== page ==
South Korea’s Shinhan Bank Is Building a Custodial Service for Virtual Money

If there is one rather intriguing trend in the financial sector, it is how banks are preparing to support digital currency and cryptocurrency services. Shinhan Bank in South Korea has been working on a virtual money deposit service. This is a rather interesting development, considering that the bank was awarded a contract to provide custodial services related to virtual currencies.

Shinhan Bank has a pet Project

In a way, it was only a matter of time before banks and other financial institutions got on the virtual currency bandwagon. Although most institutions continue to oppose Bitcoin openly, we have seen some interesting shifts take place already. One of the best examples is JPMorgan, which may soon offer Bitcoin futures products to its clients. That decision comes less than two months after its CEO called Bitcoin a fraud. It is interesting how the world works these days, to say the very least.

To that end, we’re now seeing Shinhan Bank in South Korea work on a “virtual currency deposit service”. It is still unclear what this product will entail exactly and whether or not cryptocurrencies will be supported. It is evident the bank wants to get a piece of the pie when it comes to supporting new forms of money such as Bitcoin and prominent altcoins. South Korea is a very open-minded country when it comes to cryptocurrency, and the nation has become the central hub for cryptocurrency trading in recent months.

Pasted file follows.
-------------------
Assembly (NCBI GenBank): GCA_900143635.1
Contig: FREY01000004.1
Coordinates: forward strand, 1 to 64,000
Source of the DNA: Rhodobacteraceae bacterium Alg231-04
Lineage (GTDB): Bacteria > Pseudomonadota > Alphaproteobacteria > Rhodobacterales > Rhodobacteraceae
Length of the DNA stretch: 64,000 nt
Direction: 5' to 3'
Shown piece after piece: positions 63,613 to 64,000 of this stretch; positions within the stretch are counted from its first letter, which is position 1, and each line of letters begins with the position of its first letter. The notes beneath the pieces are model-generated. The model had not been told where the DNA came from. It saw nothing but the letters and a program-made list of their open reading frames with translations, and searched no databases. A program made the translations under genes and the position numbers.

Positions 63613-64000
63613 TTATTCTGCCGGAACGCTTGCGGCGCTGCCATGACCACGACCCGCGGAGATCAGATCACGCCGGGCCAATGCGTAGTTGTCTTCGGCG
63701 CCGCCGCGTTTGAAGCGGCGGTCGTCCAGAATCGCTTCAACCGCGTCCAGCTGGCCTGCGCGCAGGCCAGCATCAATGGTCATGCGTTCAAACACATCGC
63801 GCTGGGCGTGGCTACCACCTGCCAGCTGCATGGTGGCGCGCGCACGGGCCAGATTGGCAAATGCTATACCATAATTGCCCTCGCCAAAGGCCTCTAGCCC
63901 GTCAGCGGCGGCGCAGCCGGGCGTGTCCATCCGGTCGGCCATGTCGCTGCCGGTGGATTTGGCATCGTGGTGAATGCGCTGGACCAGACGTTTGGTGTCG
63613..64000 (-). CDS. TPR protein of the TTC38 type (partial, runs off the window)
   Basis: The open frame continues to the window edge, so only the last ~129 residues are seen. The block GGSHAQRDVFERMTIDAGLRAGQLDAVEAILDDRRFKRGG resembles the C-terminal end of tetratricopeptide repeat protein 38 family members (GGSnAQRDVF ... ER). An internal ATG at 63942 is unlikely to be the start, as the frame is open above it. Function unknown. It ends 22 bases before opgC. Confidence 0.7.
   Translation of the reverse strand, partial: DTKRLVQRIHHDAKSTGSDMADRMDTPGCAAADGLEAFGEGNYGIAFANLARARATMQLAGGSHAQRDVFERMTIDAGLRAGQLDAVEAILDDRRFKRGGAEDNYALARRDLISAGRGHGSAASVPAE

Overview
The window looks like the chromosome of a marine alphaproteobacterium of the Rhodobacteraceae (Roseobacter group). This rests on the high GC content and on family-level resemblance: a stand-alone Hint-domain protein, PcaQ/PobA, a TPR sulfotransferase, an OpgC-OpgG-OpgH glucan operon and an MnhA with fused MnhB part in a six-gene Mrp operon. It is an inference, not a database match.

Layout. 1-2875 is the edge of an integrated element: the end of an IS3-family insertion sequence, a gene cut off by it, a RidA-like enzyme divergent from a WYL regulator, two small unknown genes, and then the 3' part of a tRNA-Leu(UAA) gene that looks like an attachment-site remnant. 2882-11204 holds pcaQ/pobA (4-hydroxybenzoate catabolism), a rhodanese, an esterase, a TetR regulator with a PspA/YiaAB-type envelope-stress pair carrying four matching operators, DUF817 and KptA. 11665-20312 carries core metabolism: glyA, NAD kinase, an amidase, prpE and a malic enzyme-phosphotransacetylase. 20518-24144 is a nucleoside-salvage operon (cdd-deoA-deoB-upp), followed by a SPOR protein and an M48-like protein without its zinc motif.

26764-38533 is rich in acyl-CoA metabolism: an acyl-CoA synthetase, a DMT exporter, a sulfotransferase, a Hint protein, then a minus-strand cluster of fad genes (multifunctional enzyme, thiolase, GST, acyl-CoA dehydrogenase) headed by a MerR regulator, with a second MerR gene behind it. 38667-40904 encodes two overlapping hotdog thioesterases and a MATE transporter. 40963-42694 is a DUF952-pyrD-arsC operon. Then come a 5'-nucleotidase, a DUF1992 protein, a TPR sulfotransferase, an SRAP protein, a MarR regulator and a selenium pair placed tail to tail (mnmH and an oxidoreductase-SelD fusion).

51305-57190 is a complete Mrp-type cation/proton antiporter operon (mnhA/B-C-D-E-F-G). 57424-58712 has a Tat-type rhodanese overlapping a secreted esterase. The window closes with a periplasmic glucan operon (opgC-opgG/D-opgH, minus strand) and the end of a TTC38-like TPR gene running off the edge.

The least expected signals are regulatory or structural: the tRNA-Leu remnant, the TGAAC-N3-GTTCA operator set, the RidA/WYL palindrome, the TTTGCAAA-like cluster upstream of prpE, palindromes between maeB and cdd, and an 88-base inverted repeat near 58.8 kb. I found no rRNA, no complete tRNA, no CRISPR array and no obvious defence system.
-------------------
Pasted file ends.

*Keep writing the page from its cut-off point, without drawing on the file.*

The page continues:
More specifically, Shinhan Bank has been awarded a contract which will allow it to build out its custodial service. The goal is to let the bank’s customers deposit virtual money and receive bank-grade security and technology. Bridging the gap between traditional finance and cryptocurrency is an option more banks should start exploring. Opposing Bitcoin and other cryptocurrencies serves no purpose, and there is no need to do so – especially not when there is enough consumer demand to warrant such hybrid services.

It will be interesting to see how this ecosystem evolves when banks try to get in on the action. Any storage service offered by a bank will most likely work similarly to exchanges. Bitcoin holders will not be in full control over their money, as they will need the bank’s permission to move funds around. That is not a situation anyone should be looking forward to whatsoever. Cryptocurrencies are designed to let consumers regain full financial control first and foremost. Services like these undermine that principle.

At the same time, one has to acknowledge novice cryptocurrency users are often at risk of exposing their wallets’ private keys. There will always be a market for custodial services in the Bitcoin industry, even though people should do their homework and properly store their digital wealth. Buying a hardware wallet to store one’s Bitcoin or altcoin balances will always work best and does not require trusting a third party like a bank.

For the time being, Shinhan Bank is in the process of building a “test server” capable of storing virtual money. There will also be mobile apps created in conjunction with this new service, and users will be given access to a dashboard containing statistics and reports. Putting your private key in the hands of a bank – regardless of how professional and legitimate it may appear – is not the answer for cryptocurrency users. In fact, it is taking three steps backward. Despite that, it will be interesting to see how this service evolves over time.